After about two hours (feeling sorry for my mom yet?), we left the store.  Tamra had more bags than me… more clothes than me.. and even had money left.

I thought possibly she was an alien. I walked out with my bag… yes, BAG.. felling like I had just won the shopping game.

Funny thing, though, my mom went on and on about Tamra’s approach. Praised her as we walked to the car… praised her as we ate the lunch she treated us to… at one point, it hit me that all this “praise” was as much for my benefit as it was her’s.   She kept looking at me as she said words like smart and thrifty.. and something about stretching money.  I’m pretty sure the whole lunch thing was so I could hear about “making the most of your money” and “making it last.” How “clothes were clothes” blah blah blah.

Great. So now I had two aliens.

Oddly enough, over the years I came to realize that… of course… I was the one who “didn’t get it.”  I was too preoccupied with wearing what the other kids were wearing to realize that the greatest thing in life is to make your own way, be yourself, and not worry about who anyone else thinks you should be.

Or what they think you should wear.

The whole enlightenment thing didn’t hit me until I was in my Senior year of High School.

My poor mom.

It finally became clear to me that the coolest thing in the world was to stand out from everyone else… not blend in.

Whether it’s what you wear, how you do your hair, how you walk, how you talk, or any dang thing that makes you you…  don’t let anyone try to re-make you or re-do you. I don’t care whether they think their intentions are great or not.  They don’t have the right. It’s YOUR life.

They have their own.

Truth is, if anyone tries to make you into something or someone you’re not, they’re actually the one with the problem, not you.  If they were completely comfortable in their own skin and at peace with life, they’d have better things to do than worry about your hair. Or clothes. Or anything.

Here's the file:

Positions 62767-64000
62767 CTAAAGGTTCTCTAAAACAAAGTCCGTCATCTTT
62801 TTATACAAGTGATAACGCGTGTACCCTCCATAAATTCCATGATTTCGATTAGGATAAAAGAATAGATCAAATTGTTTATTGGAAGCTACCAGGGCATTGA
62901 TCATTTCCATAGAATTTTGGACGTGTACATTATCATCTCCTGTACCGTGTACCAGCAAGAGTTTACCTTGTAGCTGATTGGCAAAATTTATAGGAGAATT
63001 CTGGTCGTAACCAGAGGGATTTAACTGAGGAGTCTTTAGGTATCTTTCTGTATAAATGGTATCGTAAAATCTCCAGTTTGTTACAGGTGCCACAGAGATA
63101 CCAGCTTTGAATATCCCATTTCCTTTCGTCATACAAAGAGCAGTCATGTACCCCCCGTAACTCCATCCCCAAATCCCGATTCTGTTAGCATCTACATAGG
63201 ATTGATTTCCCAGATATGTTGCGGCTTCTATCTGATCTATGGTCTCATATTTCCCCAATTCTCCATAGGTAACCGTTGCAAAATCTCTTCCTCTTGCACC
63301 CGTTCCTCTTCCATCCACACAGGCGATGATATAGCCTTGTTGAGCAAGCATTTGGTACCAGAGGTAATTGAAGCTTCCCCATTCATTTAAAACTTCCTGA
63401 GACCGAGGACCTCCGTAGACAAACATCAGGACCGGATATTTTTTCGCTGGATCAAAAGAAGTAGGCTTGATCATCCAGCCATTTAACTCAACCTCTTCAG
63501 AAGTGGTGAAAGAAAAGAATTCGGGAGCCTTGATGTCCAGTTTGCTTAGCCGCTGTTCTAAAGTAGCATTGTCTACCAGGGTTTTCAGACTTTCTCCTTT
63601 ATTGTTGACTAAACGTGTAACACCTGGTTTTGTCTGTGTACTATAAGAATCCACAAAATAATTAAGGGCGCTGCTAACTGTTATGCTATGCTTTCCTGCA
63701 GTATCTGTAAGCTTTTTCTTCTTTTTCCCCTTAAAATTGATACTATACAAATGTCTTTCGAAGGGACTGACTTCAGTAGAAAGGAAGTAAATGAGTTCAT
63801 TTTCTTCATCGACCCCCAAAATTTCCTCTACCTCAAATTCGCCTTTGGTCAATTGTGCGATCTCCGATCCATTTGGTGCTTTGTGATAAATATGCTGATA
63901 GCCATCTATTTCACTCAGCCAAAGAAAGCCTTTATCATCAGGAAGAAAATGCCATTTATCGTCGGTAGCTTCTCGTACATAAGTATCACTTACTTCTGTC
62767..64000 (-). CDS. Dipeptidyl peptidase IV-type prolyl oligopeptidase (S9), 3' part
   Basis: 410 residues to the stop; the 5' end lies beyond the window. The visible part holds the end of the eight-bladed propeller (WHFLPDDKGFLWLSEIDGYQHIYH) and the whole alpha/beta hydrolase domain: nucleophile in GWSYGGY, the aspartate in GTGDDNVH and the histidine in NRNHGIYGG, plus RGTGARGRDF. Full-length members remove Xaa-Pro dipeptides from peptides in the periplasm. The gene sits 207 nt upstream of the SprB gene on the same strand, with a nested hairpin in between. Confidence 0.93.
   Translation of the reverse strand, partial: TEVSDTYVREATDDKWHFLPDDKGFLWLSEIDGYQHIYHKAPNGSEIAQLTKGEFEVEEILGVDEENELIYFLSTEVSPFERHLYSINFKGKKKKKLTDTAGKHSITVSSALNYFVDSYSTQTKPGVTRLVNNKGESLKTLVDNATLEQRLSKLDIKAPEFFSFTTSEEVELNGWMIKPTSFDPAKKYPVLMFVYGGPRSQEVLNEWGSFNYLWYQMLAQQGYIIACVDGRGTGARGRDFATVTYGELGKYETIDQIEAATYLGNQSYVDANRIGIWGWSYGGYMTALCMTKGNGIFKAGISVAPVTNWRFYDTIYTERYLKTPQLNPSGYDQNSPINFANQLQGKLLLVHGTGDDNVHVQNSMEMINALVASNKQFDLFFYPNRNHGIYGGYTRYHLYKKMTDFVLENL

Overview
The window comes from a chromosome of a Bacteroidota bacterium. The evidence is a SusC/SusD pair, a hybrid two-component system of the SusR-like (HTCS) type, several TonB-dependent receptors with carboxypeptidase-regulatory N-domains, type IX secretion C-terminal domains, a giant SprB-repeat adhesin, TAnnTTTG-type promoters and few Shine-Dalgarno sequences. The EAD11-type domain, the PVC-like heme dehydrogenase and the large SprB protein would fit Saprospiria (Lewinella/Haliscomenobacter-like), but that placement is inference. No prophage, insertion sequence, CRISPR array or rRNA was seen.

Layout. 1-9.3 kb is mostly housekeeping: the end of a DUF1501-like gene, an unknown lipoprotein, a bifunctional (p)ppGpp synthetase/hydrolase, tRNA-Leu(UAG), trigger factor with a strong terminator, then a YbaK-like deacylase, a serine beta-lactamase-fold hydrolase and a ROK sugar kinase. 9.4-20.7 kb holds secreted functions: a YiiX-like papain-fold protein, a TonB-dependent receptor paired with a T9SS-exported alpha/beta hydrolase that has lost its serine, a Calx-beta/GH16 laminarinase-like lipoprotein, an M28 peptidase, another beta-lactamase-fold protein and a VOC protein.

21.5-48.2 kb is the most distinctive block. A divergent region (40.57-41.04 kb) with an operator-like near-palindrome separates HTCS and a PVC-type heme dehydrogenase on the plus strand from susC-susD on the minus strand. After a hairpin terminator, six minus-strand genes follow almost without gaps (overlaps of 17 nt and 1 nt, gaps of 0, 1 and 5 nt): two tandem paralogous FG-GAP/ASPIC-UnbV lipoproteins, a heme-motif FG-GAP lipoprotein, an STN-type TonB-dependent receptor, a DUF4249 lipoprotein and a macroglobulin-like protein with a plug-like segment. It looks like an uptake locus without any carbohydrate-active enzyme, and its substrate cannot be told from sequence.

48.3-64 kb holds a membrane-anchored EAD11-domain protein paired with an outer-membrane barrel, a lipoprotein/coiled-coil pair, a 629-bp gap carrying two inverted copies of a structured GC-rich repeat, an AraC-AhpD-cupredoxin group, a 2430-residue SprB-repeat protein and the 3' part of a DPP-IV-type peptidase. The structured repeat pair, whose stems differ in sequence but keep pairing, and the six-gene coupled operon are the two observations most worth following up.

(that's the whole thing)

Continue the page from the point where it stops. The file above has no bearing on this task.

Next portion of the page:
Personally, I cannot imagine taking issue with something personal about another individual. If they’re mistreating someone or putting someone else at risk… sure, I’d have to say something. But if they want to braid garlic cloves into their hair and dress in sackcloth, I’m not going to let it rock my boat. I won’t sit downwind from them, but I’ll let them stink if they want to.

It’s their right.

There’s an old Polish proverb my husband loves, “Not my circus, not my monkeys.”  Pretty much I think you could also say it this way: “That’s none of my dang business, so I’m going to just do me!”

Be you…. let them be them.

Life’s better that way.

~ Joi

I am who I am your approval is not needed

 

Never be bullied into silence. Never allow yourself to be made a victim. Accept no one’s definition of your life; define yourself.  – Harvey Fierstein

Making an issue of little things is one of the surest ways to spoil happiness.  One’s personal pride is felt to be vitally injured by surrender, but there is no quality of human nature so nearly royal as the ability to yield gracefully.  It shows small confidence in one’s own nature to fear that compromise lessens self-control.  To consider constantly the comfort and happiness of another is not a sign of weakness but of strength.

–  Charles Conrad